Interview with Dr. John Callewaert, Colby-Sawyer College

Interview with Dr. John Callewaert, Colby-Sawyer College

Dr. John Callewaert, Director
Institute for Community and Environment, Colby-Sawyer College

1) What kind of students major in Environmental Studies?

It is my experience that students who major in environmental studies are passionate about their beliefs and concerns. That could be about protecting important habitats, making sure that people have access to a clean and healthy environment, or doing their best to educate others. I find environmental studies students very interested in putting their education into action.

2) Is the broad and interdisciplinary nature of an Environmental Studies degree too generalized to have useful applications in jobs out in the field? Why or why not?

This depends on the program. One needs to make sure that the interdisciplinary nature of an environmental studies program allows the student to make the connections between issues and perspectives. There is a great difference between the "buffet" approach where students take a wide range of topic courses like policy, sociology, conservation biology, GIS, etc. and curricular opportunities that are designed to support interdisciplinary analysis. Some have said that the "buffet" approach creates ecological illiterates - people that know a little bit about a lot of things but not enough to make a difference. An interdisciplinary focus should provide students with both breadth and depth. With our Community and Environmental Studies program at Colby-Sawyer College we support interdisciplinary study in three ways. First, students are required to have a minor in another field. This provides them with additional depth of study in one area - biology, communications, business, etc. Second, we also require students to complete 5 general areas of study for breadth - ecology, ethics, literature, business and sociology. Finally, in their junior year students work on a year-long community based research project. This is a problem-solving studio in which students are asked to work on a problem or initiative for a local environmental organization. We have analyzed a wetland for a town conservation commission, conducted a natural resources inventory for a national wildlife refuge and are currently conducting a watershed inventory for a lake protective association. Working on the project over a whole academic year gives us the opportunity to examine topics from a variety of perspectives. When we study policy, it is policy that is relevant to the project. When we study natural history, it helps us answer questions we have for the project. Working on projects like this naturally forces us to consider things from an interdisciplinary perspective. Students also complete a project report, which is great way to demonstrate to employers how they have experience with interdisciplinary work. In my discussions with employers I have found that there is a general appreciation for interdisciplinary analysis, but there must be integration.

3) What kinds of jobs are available to ES graduates? What kinds of companies are specifically looking for ES graduates?

There is a wide range of jobs available to ES graduates. Our graduates are working as research technicians for companies conducting environmental impact assessments, site managers for national wildlife refuges, and environmental project assistants for consulting firms. Positions are available with for-profit, government and non-governmental groups. I find that the range of companies that are looking for ES graduates is continually expanding. The Environmental Careers Organization has done some great research on who is hiring ES graduates and where the jobs will be in the next decade.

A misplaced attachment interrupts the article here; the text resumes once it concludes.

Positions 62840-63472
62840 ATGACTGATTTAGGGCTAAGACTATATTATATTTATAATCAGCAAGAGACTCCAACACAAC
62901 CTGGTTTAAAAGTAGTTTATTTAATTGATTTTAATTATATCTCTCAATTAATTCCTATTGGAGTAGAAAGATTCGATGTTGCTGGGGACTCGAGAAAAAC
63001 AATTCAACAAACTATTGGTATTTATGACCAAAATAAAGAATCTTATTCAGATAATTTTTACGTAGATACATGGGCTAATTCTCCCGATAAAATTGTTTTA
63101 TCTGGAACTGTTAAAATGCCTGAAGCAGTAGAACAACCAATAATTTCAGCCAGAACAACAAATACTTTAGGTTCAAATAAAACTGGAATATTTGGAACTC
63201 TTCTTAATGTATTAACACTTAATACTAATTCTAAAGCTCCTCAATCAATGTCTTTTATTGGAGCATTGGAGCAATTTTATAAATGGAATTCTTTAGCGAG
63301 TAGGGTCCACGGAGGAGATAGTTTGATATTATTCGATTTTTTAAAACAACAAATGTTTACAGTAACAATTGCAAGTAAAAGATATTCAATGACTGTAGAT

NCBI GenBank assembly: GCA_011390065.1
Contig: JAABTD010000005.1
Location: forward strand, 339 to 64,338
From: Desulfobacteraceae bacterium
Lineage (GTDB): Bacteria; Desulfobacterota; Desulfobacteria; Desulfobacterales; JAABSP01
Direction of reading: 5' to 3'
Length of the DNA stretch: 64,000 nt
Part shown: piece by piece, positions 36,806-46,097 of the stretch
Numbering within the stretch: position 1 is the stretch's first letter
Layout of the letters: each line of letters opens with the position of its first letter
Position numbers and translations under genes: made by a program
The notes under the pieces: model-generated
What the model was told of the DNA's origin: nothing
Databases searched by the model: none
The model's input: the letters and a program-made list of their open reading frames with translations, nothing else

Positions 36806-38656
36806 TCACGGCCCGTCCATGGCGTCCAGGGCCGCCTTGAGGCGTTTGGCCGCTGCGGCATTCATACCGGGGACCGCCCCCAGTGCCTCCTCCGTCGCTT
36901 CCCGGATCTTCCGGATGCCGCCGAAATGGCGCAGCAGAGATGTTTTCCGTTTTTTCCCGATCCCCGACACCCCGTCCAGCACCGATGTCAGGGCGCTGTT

4) How can Environmental Studies students gain an edge in the post-graduation job market? What's the best way to land a job with an ES degree?

I think there are three ways to get ahead. One is to have great communication skills - oral and written communication. Students need to push themselves to get this. The more confidence one can build the more interested potential employers will be. Students should try to take advantage of as many public speaking experiences as they can. Volunteer to give a report on your research to other students in your major, ask to speak to a college administrator about a campus concern you have, sign up to give a poster presentation at a conference. Next, students should make sure they have a basic understanding of and skills with Geographic Information Systems (GIS) and Global Positioning Systems (GPS). Regardless of the focus of your degree you need to be able to talk about GIS and GPS applications. This is one important way to make your resume stand out from others. Finally, students need to do an internship. This demonstrates that you can do a job in your field. It also gives the student the change to test the waters and see if a particular career field is really where they want to be.

5) Do you have any advice for prospective students entering an Environmental Studies program?

Talk to upper class students about what their experiences with the program. Ask program directors to set up opportunities to hear about what other students are doing for their internships or senior research projects. You can also just talk to people in the cafeteria or in the residence hall. Most upper class students are willing to share what they know about the program with new students.

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